Saying Goodbye To A Job You Aren’t Meant For
Have you quit your job when pushed to do something alien to your nature?
Ten months into my first job, I faced this when my boss asked me to make cold calls to prospective clients offering our services.
Imagine plunging into a sea of cold calls with trepidation, each call punctuated by disinterest and uncertainty, resulting in swift hang-ups. With its demands for persuasion and persistence, the art of salesmanship seemed light years away from my skill set.
Perhaps I didn’t try hard enough, or maybe my heart wasn’t in it. The undeniable truth was that I was painfully aware of my shortcomings in the sales realm.
The art of persuasion, persistence, and patience – fundamental in sales – seemed alien to me. The more I tried, the more I became an ill-fit puzzle piece.
The Turning Point
One fateful day, the turning point arrived. My boss inquired about the leads my calls had generated, and my feeble response was met with disappointment. I was chastised for not taking my job seriously. That was the moment of truth.
“If I had to make sales, I’d have joined sales,” I retorted.
The exchange was a clash of priorities, a realisation that this job was fundamentally misaligned with who I was.
In mere minutes, the decision was made. I resigned on the spot, ending a job that had once seemed promising.
Choosing Fulfilment Over Conformity
Barely ten months ago, I was hired as a Correspondent.
My boss and I were the only two employees in our company. We handled everything – securing the logistics, pre-production, research, scripting, interviews, and post-production. Besides, we ensured that all invoices were in order and payments were made on time to all our vendors.
My boss managed it all by herself before she hired me. But the nitty gritties consumed all her attention. She found no time to grow the business. I was hired to split the workload and free her for business development.
When I joined, I did all that happily. But not sales. It was not my forte.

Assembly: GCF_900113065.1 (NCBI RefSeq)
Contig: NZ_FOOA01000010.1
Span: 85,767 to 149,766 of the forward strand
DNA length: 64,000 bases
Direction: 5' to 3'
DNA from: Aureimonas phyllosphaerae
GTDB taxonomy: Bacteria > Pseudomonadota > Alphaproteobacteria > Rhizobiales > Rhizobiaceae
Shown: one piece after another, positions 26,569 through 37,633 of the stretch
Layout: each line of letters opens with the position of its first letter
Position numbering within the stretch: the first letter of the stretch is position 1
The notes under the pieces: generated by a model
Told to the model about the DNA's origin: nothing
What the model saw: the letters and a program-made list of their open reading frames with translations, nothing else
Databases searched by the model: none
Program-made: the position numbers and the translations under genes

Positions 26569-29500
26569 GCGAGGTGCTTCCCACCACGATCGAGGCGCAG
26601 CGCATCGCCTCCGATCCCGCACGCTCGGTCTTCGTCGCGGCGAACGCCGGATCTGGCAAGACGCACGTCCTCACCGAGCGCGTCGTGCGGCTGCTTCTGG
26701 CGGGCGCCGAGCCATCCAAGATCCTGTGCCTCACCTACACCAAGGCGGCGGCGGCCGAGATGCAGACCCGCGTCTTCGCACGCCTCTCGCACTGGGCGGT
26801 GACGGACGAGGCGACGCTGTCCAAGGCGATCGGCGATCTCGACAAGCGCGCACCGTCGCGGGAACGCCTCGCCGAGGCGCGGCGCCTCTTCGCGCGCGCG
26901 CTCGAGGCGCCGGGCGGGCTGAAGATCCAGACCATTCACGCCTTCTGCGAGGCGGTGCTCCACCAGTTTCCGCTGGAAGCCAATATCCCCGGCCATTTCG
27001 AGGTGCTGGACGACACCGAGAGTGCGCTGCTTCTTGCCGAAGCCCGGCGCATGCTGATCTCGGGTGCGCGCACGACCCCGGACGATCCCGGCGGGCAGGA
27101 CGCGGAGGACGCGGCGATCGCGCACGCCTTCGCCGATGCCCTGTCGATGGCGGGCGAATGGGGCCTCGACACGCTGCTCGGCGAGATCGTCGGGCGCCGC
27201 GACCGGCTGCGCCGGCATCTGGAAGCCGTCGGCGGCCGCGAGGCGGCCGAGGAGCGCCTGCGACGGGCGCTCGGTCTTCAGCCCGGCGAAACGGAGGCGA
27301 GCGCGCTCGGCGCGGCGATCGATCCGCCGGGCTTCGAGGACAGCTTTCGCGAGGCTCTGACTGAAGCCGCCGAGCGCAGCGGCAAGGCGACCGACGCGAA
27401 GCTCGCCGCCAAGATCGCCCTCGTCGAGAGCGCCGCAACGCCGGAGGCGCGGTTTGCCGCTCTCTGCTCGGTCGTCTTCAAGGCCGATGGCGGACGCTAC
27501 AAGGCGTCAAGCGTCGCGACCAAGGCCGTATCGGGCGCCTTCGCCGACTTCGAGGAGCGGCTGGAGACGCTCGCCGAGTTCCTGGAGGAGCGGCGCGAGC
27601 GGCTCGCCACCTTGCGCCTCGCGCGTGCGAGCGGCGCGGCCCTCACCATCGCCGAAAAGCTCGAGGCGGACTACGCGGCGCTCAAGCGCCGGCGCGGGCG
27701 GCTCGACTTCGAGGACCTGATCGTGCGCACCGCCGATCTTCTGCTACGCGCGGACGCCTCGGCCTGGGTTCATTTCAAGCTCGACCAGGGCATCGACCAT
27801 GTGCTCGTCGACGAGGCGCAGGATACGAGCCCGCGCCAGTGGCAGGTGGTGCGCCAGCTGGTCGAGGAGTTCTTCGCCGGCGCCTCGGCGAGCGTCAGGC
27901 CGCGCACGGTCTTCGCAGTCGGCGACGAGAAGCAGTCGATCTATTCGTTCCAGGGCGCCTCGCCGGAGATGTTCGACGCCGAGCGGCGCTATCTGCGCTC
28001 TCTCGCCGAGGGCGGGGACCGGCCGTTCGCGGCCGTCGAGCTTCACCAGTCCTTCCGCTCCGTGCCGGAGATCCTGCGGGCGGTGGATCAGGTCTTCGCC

Just like that, I quit a job that paid me well – more than my coursemates who graduated from the same institute less than a year ago. At the point of making the decision. I was aware that there was no job opportunity in sight. Yet I quit in an instant.
I was clear: I didn’t want to do something I neither enjoyed nor was good at.
I was 22 years old then. Though young and inexperienced, I knew my strengths and passions lay elsewhere. Acknowledging that success can be found by playing to one’s strengths proved beneficial.
Reflecting on my past, I find solace in my decision. The courage to say “no” to what didn’t align with my abilities led me to a fulfilling path.
My career had just begun. I didn’t want to feel miserable at work. I didn’t want to fail. I didn’t want to lie or circumvent the question when my boss asked me about my sales calls.
I liked other aspects of my job and felt well-suited for them. I didn’t want this one thing to pull me down.
As I sat down to write this, I contemplated whether I would make the same choice if I could relive that moment. Hypothetical as it may be, the answer remains a resounding yes. Compromising my sense of self for a role that clashed with my identity holds no appeal.
Personal fulfilment is paramount.
A Final Note: To Each Their Own
In the grand tapestry of careers, salespeople play a crucial role — that I recognise and admire. They possess skills I lack and undertake a task I find hard to do. This isn’t a tale of diminishing their value but a journey of realising one’s worth and uniqueness.
By embracing authenticity, I took a leap towards a fulfilling life, not confined by roles that don’t align with my identity.
There are differing viewpoints; some argue for grappling with challenges until mastery is attained. And while I respect that perspective, it all boils down to who you are and what matters to you.
As you navigate your career journey, remember, you hold the pen to your story.
How you script it is your choice.